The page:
Slater and Gordon Lawyers offer a free consultation with a Human Rights Solicitor about Mental Capacity or Deprivation of Liberty issues. Call us 24/7 on freephone 0800 916 9046 or contact us online and we’ll be happy to help you.

Our Human Rights Solicitors represent people in England & Wales who lack the capacity to make decisions for themselves. This could be due to a mental health condition such as a brain injury, stroke or severe learning disability.

The families of those deemed to lack capacity often have to deal with difficulties in accessing and consenting to the provision of healthcare and community care services.

Disputes can occur when decisions are made by families or public sector providers regarding issues such as the withdrawal of medical treatment and what kind of care is needed in accordance with the best interests of the individual.

Similar issues can arise in regard to children who are usually unable to give valid consent for medical treatment.

Disputes concerning mental capacity and what kind of care is in someone’s ‘best interests’ can often involve complex negotiations, complaints against care providers and, if necessary, proceedings in the Court of Protection.

The Mental Capacity Act allows restrictive measures such as the use of locks, medication and supervision to be used for people who lack capacity, providing they are in that person’s best interests.

Mental Capacity Act Safeguards

Special Mental Capacity Act safeguards are needed if the measures used will deprive a person of their liberty. Deprivation of Liberty occurs when a person is placed ‘under continuous supervision and control and is not free to leave, and that person lacks the capacity to consent to those restrictions. 

The Deprivation of Liberty Safeguards (DoLS) is part of the Mental Capacity Act. It aims to ensure that vulnerable people in care homes, hospitals and supported living arrangements, who lack capacity, are looked after in a way that doesn’t restrict their freedom or deprive them of their liberty.

Care homes or hospitals must ask either a local authority or health body if they can deprive a person of their liberty. In other settings, the Court of Protection can be asked if a person can be deprived of their liberty.

The law now provides wide ranging protection to vulnerable and incapacitated people and those deprived of their liberty due to decisions taken by particular public bodies providing care and support services for them.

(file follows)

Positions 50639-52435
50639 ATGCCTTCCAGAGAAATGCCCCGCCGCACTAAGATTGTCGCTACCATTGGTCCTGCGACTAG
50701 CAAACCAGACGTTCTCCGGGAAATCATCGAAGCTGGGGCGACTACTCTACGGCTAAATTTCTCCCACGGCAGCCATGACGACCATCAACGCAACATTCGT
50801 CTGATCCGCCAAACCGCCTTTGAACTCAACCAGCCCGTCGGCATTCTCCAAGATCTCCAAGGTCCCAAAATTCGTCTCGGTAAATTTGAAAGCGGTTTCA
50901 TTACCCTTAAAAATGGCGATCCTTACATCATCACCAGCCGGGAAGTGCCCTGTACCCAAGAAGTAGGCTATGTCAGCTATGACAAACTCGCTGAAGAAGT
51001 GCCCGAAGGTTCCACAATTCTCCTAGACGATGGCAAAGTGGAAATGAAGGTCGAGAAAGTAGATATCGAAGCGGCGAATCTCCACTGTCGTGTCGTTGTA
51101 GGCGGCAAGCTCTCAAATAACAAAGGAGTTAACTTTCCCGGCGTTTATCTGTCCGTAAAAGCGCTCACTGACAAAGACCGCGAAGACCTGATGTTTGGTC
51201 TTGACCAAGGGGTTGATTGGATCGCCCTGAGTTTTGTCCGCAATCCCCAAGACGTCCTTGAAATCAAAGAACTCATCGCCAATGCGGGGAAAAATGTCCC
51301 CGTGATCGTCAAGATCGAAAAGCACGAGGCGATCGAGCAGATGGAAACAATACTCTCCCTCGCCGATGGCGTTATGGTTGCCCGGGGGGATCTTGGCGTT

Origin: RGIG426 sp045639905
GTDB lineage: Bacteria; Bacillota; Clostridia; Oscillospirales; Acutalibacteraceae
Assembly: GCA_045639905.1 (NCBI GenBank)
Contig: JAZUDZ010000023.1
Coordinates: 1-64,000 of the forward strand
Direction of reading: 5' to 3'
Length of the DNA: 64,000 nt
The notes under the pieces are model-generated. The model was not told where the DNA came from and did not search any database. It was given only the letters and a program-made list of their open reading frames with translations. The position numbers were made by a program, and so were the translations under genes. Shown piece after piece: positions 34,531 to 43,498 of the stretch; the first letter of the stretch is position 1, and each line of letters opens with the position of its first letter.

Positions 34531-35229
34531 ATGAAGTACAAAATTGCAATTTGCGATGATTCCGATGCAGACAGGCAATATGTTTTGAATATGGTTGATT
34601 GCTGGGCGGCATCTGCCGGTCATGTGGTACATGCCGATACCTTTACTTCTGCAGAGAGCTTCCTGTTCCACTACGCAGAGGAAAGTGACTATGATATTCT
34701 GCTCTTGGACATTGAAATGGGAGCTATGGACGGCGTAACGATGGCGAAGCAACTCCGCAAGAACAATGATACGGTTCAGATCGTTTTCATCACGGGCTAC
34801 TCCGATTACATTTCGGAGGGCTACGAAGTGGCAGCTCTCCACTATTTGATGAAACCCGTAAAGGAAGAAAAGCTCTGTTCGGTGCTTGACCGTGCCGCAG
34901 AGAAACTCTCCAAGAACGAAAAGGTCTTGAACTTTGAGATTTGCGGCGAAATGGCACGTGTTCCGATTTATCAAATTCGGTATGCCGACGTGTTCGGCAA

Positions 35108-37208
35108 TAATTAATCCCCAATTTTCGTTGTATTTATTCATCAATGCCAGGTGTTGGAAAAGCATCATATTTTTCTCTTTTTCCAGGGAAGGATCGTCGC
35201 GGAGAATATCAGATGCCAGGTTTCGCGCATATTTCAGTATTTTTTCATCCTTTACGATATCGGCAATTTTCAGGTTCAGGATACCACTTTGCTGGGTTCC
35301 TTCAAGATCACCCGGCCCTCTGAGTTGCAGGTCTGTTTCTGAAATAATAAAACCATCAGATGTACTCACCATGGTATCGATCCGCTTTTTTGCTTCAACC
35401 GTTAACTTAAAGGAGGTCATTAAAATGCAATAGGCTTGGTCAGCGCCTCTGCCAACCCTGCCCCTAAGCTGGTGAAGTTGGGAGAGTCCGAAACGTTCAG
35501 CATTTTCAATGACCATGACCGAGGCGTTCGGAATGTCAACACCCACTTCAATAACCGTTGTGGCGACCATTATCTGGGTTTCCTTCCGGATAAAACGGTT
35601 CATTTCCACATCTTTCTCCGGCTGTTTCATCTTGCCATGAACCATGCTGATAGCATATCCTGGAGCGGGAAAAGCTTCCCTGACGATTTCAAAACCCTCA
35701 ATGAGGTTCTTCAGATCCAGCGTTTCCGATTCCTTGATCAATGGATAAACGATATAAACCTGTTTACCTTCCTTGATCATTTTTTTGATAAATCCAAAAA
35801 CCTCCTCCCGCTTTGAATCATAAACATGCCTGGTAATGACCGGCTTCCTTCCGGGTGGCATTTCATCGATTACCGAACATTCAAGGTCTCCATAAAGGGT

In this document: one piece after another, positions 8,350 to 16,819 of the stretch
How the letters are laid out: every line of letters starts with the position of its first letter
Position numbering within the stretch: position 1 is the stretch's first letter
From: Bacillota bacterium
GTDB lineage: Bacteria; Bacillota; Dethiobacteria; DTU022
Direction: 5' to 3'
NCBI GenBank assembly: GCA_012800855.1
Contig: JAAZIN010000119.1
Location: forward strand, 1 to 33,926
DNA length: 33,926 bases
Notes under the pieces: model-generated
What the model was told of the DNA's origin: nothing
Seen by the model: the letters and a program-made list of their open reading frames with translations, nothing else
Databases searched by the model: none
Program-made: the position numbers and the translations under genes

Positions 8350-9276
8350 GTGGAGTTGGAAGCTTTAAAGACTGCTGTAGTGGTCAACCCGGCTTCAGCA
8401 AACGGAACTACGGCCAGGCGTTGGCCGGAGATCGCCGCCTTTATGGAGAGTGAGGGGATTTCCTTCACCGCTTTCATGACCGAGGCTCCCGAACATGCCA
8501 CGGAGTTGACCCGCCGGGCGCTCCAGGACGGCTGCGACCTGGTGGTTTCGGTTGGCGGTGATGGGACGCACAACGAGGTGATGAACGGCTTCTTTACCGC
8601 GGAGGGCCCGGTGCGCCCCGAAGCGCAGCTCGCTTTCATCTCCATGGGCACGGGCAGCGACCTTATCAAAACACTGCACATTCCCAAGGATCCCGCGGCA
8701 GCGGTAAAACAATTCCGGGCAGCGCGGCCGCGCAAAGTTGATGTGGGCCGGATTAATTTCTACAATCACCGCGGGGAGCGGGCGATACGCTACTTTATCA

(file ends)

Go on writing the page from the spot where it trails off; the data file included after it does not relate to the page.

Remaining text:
Our Human Rights Solicitors have the expertise and experience to advise and represent vulnerable and incapacitated people or their families in often complex disputes concerning best interests and access to care, support and medical treatment in the Court of Protection and the High Court.

Slater and Gordon Lawyers can also offer you legal advice on how the Mental Capacity Act and the law on Deprivation of Liberty can protect vulnerable and incapacitated people. Our Human Rights Solicitors can ensure the human rights and best interests of those we help are carefully considered in any decisions which affect the care, support and treatment they receive and their basic rights to dignity and respect.

There any many funding options available depending on your particular case including No Win No Fee. Your Human Rights Lawyer will advise you of the options.

For more information or to speak with a Human Rights Solicitor about a Mental Capacity Act or Deprivation of Liberty issue, call freephone 0800 916 9046  24 hours a day 7 days a week or contact us online.

Slater and Gordon Lawyers is one of the UK's largest and well known law firms with offices in Newcastle, London, Manchester, Ashton-Under Lyne, Liverpool, Chester, Birmingham, Sheffield, Cardiff, Edinburgh, Cambridge, Milton Keynes, Preston, Wakefield and Wrexham.

Solicitors at Slater and Gordon Lawyers are members of the Human Rights Lawyers Association.